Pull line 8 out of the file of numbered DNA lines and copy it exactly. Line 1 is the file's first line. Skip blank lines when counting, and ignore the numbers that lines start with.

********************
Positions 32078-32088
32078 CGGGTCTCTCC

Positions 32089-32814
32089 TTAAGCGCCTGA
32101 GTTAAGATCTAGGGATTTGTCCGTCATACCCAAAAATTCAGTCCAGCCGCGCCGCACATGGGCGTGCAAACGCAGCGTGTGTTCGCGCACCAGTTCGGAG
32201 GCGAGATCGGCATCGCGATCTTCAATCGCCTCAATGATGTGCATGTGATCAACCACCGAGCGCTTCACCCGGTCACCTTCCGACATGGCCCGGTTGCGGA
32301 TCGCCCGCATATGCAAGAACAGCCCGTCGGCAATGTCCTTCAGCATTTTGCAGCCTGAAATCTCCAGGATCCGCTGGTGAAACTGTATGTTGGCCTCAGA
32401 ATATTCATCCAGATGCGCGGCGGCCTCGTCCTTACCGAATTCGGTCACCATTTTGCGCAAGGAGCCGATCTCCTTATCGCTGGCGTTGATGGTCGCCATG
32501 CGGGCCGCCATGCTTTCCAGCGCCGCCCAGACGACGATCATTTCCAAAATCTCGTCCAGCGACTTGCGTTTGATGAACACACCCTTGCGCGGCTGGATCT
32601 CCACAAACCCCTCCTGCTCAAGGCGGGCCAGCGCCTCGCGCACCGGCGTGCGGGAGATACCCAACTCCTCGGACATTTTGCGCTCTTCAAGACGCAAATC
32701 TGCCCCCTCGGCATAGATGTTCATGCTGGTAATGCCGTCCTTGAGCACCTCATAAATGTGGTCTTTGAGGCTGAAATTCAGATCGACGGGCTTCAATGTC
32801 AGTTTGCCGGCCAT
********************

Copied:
32401 ATATTCATCCAGATGCGCGGCGGCCTCGTCCTTACCGAATTCGGTCACCATTTTGCGCAAGGAGCCGATCTCCTTATCGCTGGCGTTGATGGTCGCCATG